Today, my daughter is one year old. She is a healthy, happy, beautiful child and my gratitude for this gift knows no bounds. I also want to say thank you to my family and friends for your support over the last 12 months. Parenting would be so much harder without it! 🙂
To all of you who are tired of hearing about every miniscule achievement (or momentous b.m.) the children of your friends and family make, I can sympathize. I’ve been there; but I’m afraid I have officially joined the ranks of the baby-obsessed. My post today is an attempt to justify this fascination. 🙂
If you’ve never had the opportunity to watch a baby develop, there’s nothing else like it to renew a sense of wonder and astonishment at humanity. It’s not just in the developmental milestones like smiling, rolling, crawling, talking and walking. Every day, there is some subtle new awareness. Her babbling changes in little ways and becomes more like my husband’s and mine all the time. The rapidity with which her physical strength increases is mind-blowing. Science gives us a sneak peek into just how purposeful and necessary each little development is. I can’t wait to see what her unique talents are, though. I wonder whether she’ll be musical or creative or analytical. Those are the things that seem to set humans apart from other species, aren’t they? The things that aren’t about survival but seem simply to exist to enrich life.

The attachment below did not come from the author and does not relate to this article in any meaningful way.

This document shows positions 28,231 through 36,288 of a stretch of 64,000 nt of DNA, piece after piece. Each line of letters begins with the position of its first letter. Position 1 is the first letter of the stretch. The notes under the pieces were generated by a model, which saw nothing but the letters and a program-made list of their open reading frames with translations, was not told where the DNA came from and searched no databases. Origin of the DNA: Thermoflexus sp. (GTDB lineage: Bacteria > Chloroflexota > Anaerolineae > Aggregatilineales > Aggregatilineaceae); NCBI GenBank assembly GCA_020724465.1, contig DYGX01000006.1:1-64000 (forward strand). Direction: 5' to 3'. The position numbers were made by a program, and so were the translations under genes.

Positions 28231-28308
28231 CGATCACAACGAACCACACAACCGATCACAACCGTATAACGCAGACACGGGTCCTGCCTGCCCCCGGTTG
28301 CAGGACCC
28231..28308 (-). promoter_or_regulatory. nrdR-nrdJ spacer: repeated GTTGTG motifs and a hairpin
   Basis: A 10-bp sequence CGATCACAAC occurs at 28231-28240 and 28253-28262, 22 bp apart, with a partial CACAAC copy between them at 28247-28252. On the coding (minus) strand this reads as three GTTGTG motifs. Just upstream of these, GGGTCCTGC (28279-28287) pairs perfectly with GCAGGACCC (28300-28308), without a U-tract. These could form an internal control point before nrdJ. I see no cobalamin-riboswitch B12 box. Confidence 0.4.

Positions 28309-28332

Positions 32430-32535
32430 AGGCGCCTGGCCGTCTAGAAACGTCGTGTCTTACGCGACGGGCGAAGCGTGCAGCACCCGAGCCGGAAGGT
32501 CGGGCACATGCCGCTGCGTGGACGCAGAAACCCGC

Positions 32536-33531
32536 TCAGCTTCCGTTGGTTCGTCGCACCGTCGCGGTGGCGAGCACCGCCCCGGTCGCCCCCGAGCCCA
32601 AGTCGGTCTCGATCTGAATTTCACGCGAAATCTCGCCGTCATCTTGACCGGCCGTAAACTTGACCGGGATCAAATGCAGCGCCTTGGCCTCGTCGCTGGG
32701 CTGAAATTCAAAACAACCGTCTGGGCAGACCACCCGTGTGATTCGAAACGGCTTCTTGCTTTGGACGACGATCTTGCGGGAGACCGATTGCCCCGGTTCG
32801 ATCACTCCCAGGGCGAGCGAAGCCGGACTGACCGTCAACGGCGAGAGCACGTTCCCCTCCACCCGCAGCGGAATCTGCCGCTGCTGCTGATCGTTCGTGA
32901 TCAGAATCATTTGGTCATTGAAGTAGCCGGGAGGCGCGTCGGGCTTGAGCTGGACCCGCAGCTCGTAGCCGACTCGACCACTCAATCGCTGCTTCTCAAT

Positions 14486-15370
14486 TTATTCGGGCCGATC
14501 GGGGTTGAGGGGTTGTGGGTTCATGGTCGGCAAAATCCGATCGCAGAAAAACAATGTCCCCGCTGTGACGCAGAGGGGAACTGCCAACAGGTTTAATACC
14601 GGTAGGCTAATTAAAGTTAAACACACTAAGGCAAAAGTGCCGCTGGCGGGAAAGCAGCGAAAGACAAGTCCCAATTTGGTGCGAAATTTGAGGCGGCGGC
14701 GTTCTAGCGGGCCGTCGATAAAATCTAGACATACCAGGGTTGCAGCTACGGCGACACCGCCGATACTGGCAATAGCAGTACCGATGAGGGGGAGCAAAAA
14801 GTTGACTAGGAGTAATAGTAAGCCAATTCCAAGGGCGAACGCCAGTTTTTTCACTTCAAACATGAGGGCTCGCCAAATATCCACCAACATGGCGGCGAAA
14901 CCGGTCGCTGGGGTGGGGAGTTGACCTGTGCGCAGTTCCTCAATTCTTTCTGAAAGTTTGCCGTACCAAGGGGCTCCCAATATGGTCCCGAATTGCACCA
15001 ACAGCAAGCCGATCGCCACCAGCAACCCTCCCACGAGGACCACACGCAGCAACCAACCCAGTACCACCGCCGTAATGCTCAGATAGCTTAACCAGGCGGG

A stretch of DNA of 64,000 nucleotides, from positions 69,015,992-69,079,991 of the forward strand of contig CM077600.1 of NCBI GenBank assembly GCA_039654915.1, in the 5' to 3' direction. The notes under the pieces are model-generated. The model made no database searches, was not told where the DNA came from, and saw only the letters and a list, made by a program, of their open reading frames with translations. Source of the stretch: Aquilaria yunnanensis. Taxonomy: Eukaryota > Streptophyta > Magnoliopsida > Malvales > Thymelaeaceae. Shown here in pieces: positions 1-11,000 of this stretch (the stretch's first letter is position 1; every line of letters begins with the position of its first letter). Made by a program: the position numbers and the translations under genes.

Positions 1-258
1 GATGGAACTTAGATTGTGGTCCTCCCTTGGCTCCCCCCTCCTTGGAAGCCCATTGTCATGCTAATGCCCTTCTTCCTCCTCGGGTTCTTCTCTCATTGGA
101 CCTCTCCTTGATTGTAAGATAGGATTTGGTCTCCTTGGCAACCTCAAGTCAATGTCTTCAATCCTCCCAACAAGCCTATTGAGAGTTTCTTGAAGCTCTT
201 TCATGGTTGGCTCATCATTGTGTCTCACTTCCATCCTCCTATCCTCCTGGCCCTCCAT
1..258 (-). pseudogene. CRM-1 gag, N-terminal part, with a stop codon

Parenthood has stretched and changed me, too. I respond to things with more patience, even though I’m getting far less sleep! I relish her primal dependency on me, but it is sobering, too. I am responsible for her physical and emotional health. Just a few days ago, I saw her react to something with fear for the first time. It was really pretty funny, but it broke my heart. It is an odd thing – you want them to move forward, to grow up, but you hate to see them experience the pain that inevitably comes with growth.
I think many parents find that they want, with surprising strength of feeling, to see themselves in their children. I love to see myself in my daughter. It sounds so conceited, but true, nonetheless. Perhaps this is a biological thing; we have a natural desire to see ourselves live on in our children. Although I think parallels and metaphors to compare the parent-child relationship and the God-human relationship can be faulty, it occurs to me that perhaps this also parallels our relationship to God. Perhaps in the same way, God (the first and ultimate parent) desires us to be like Him. The other interesting dynamic here is that children often grow up and wish to be different from their parents. We all want to be appreciated for who we are, but we can’t fully realize our individuality and promise without accepting its source.
Happy birthday, baby girl. I love you!
For you formed my inward parts;
you knitted me together in my mother’s womb.
I praise you, for I am fearfully and wonderfully made.
Wonderful are your works;
my soul knows it very well.
~ Psalm 139:13-14
Like newborn infants, long for the pure spiritual milk, that by it you may grow up to salvation– if indeed you have tasted that the Lord is good.
1 Peter 2:2-3 ESV